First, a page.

- Alex Kendrick, Shari Rigby, Aryn Wright-Thompson
- Alex Kendrick, Stephen Kendrick
- Alex Kendrick
- G (Canada), PG (United States)
- Running Time
- 119 minutes
- Release Date
- August 23rd, 2019
Whether audiences are religious or not, religious films are not leaving anytime soon (whether we like it or not) as they continue to attract enough of an audiences to justify their existence. Suffice it to say that these films are well aware of their audiences and make no attempt to speak to anyone else though non-religious audiences will most likely not attend anyway. At this point, it seems fairly obvious that those who don’t quite believe in the messages found in Overcomer (not that they are necessarily wrong but they are still fairly obvious) will probably not find a lot to enjoy about this one unless they look forward to being beaten over the head incessantly with them.
With a title of Overcomer, expect plenty of overcoming going on here as well as plenty of derivative cliches and forced melodrama as the story sets the stage for its inevitable and unsurprising conclusion. John Harrison (Kendrick) is a teacher and Christian high-school basketball coach and the seemingly everyman in a struggling small town faced with an economic downturn. This downturn rippled all the way down to Harrison’s high-school where he would be forced to strut his cheesy everyman-ness by begrudgingly accepting a job as a cross country running coach, a sport he of course happened to know nothing about. His feelings towards the sport inevitably changed over the course of the film as he and his family grew closer to the one student he was coaching, a cliched troubled teen named Hannah Scott (Wright-Thompson).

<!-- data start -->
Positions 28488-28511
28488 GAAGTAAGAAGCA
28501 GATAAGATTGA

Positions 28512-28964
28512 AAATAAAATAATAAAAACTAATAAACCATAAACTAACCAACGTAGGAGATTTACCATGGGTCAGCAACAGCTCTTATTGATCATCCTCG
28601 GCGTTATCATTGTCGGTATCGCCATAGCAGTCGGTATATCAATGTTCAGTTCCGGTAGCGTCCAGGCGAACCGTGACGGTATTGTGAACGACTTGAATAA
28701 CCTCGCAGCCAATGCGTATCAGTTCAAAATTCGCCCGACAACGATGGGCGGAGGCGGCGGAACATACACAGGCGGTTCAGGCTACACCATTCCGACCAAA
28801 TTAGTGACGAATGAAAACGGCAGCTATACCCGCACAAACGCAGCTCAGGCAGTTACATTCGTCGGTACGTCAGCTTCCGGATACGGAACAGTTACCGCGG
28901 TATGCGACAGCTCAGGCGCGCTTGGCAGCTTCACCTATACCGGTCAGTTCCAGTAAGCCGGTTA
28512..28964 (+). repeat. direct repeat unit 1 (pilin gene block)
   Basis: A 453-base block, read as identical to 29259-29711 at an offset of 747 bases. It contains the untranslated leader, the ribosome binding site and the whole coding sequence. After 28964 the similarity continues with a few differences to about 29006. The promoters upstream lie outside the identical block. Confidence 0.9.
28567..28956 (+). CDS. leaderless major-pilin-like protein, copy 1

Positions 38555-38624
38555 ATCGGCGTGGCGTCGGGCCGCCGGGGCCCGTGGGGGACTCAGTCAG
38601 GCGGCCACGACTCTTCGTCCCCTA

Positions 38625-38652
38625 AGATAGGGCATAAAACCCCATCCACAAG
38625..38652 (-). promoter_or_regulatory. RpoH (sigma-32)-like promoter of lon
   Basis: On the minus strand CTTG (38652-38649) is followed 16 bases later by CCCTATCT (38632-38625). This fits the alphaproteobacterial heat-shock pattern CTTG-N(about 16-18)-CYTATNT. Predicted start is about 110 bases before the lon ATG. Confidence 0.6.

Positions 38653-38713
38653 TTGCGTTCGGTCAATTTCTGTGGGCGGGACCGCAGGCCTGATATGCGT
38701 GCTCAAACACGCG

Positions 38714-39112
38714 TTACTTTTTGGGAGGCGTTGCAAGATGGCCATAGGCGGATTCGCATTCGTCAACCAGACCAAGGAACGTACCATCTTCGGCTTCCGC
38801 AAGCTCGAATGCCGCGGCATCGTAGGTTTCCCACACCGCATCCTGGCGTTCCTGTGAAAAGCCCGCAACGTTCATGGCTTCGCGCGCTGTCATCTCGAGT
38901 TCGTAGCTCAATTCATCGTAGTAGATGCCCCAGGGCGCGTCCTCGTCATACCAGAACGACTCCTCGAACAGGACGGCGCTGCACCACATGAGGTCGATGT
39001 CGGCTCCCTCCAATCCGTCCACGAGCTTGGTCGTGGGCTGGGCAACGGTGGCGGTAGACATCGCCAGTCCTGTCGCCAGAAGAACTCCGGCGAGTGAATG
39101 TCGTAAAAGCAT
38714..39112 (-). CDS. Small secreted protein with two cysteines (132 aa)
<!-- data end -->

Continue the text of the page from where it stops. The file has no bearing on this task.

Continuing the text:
Overcomer was a tedious chore to watch with all its aforementioned problems as well as plenty of cheesy dialog on the way to its inevitable conclusion (assuming no one has already tuned it out). What was already derivative and predictable was even more so due to its religious nature. Since things apparently don’t have to make sense anymore, the connection between that and the story itself was unclear but will surely mean more to more religious audiences as it obnoxiously beats audiences over the head with its religiousness. None of the subplots in the middle mattered all that much as the marginally more interesting Scott was underdeveloped and relegated to the sidelines compared to the incredibly boring Harrison and his family.
Along with everything above, the wooden and low-energy acting didn’t exactly help Overcomer‘s case but it could only go as far as the material could take it and it was also not that great to begin with. It wasn’t so much about it being good or bad, it was simply that everyone was just so dull to watch. While they were technically okay, it was hard to care about any of the characters (though many will inevitably believe otherwise) which is kind of a basic requirement.
In the end, if audiences want to be treated with the same inspirational story that’s already been done countless times while being beaten over the head with the same obvious religious messaging that everyone already knows, than Overcomer might be for you but it clearly isn’t for me.
*still courtesy of Affirm Films*